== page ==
January 17, 2012
Thank goodness we don’t have to hear Newt Gingrich for a while.
His statement that the Palestinians were an “invented people” marked about the lowest point in the Republican-Christian Right-Likudist/Israel relationship. So deep has this pact now become that you can deny the existence of an entire people if you want to become US president. It’s time, surely, to take a look at this extraordinary movement, to remind ourselves – since US “statesmen” cannot – just what its implications really are.
When Israeli Prime Minister Benjamin Netanyahu addressed the UN General Assembly in New York on 23 September, few noticed a quite remarkable reference in his speech. In refusing Newt’s “invented” people’s request for statehood, he made an extremely unpleasant remark about “the insatiable crocodile of militant Islam”. But far more disturbing was this: “In 1984, when I was appointed Israel’s ambassador to the United Nations, I visited the great rabbi of Lubovich. He said to me … you’ll be serving in a house of many lies … remember that even in the darkest place, the light of a single candle can be seen far and wide.”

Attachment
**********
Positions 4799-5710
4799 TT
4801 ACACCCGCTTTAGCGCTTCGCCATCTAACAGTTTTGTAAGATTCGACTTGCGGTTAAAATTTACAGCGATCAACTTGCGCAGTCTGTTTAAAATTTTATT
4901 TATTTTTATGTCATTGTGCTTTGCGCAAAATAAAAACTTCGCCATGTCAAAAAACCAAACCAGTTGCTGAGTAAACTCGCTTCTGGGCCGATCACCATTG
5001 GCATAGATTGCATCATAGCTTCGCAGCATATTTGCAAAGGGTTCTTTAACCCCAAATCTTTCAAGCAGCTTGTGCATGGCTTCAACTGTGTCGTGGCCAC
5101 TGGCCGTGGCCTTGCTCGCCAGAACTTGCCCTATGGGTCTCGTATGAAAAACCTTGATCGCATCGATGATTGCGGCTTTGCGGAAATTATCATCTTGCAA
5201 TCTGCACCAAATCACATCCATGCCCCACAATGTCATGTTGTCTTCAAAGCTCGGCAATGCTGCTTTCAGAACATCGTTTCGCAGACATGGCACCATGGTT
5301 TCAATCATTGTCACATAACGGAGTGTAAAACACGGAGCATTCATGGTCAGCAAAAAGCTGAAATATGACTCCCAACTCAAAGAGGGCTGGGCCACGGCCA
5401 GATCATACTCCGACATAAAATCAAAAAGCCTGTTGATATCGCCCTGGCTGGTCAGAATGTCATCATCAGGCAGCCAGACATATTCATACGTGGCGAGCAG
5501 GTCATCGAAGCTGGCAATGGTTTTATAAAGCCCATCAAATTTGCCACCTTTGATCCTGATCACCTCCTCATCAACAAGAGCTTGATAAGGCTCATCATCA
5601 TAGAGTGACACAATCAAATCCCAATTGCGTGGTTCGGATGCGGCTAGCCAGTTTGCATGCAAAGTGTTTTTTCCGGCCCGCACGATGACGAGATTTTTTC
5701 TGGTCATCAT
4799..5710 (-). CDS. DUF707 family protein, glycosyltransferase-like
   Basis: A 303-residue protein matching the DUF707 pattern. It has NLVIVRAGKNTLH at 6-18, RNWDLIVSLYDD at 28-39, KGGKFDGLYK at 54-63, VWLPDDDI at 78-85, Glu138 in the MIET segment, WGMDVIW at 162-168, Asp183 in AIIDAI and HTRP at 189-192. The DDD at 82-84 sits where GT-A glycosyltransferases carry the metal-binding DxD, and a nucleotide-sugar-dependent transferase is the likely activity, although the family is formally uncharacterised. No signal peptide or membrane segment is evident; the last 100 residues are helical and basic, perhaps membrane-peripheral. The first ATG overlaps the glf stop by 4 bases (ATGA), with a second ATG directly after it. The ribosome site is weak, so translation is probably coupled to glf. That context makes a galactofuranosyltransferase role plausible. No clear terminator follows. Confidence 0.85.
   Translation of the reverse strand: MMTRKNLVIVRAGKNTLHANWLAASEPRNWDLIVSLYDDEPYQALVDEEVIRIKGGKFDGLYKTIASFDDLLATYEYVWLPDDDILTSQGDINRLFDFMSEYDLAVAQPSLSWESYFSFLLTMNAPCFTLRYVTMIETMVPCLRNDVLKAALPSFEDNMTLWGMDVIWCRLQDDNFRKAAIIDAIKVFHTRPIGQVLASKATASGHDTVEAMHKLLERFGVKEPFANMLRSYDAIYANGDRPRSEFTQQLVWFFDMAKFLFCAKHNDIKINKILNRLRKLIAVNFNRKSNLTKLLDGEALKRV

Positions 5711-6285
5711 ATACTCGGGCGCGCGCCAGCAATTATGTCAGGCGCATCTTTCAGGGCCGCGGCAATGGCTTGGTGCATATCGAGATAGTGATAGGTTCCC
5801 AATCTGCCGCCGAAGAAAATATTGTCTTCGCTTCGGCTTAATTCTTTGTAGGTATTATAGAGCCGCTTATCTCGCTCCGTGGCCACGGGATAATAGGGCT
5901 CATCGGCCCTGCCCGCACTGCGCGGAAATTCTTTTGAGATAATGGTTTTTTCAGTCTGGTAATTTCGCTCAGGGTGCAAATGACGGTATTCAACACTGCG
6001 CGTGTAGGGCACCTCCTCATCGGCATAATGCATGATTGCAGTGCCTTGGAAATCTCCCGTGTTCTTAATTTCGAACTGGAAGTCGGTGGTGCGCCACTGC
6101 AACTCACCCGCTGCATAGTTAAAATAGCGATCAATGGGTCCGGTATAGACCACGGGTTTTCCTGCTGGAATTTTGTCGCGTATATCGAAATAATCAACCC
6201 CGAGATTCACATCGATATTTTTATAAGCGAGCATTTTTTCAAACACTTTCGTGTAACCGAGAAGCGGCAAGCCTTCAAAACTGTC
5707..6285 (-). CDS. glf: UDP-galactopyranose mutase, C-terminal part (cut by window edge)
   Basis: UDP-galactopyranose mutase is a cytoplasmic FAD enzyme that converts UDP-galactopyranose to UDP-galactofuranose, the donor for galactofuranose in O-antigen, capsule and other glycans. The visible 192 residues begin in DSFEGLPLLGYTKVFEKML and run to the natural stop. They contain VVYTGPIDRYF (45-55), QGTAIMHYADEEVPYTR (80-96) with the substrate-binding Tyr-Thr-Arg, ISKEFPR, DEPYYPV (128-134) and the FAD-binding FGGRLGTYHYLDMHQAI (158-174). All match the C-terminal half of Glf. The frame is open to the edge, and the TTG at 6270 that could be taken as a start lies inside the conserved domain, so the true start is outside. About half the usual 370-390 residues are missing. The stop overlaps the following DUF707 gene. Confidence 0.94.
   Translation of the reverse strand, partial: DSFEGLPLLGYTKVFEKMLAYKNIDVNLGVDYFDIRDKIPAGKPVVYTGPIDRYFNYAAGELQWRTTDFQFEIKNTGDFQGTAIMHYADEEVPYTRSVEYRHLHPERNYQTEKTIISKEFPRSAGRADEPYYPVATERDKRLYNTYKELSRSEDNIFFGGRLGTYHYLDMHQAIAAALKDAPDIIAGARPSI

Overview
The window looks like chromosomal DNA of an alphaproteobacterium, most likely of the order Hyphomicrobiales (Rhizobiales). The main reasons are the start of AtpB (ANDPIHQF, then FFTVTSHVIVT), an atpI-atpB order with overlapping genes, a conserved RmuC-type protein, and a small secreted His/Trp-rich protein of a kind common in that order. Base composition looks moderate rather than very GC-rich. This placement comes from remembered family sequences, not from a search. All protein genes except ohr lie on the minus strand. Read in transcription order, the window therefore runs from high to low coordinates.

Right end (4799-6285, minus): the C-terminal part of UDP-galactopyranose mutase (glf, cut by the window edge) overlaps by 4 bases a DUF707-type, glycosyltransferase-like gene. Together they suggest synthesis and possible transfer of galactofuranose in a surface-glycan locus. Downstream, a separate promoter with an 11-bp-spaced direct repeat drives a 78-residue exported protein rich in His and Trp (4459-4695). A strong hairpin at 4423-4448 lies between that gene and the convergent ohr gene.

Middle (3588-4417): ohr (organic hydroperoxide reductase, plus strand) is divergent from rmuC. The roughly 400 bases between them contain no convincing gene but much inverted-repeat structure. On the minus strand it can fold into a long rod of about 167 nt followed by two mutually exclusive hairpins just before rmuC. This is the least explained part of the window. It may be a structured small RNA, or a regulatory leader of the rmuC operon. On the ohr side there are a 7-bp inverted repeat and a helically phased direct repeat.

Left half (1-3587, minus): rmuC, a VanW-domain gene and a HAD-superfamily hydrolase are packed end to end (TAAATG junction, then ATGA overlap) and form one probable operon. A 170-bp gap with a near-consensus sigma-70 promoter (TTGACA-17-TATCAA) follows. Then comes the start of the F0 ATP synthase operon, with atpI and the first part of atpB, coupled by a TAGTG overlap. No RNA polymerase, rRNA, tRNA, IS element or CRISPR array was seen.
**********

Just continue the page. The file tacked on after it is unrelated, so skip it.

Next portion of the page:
Did Obama and Clinton or anyone else pick up on this reverent memoir, indeed the only quotation from any of Netanyahu’s meetings which he chose to mention at the UN? For this is the rabbi who viewed himself as a messiah and whose followers stood behind Netanyahu in his successful 1996 election campaign. Only Sefi Rachlevsky in the Israeli newspaper Haaretz appeared to spot the significance of Netanyahu’s remark.
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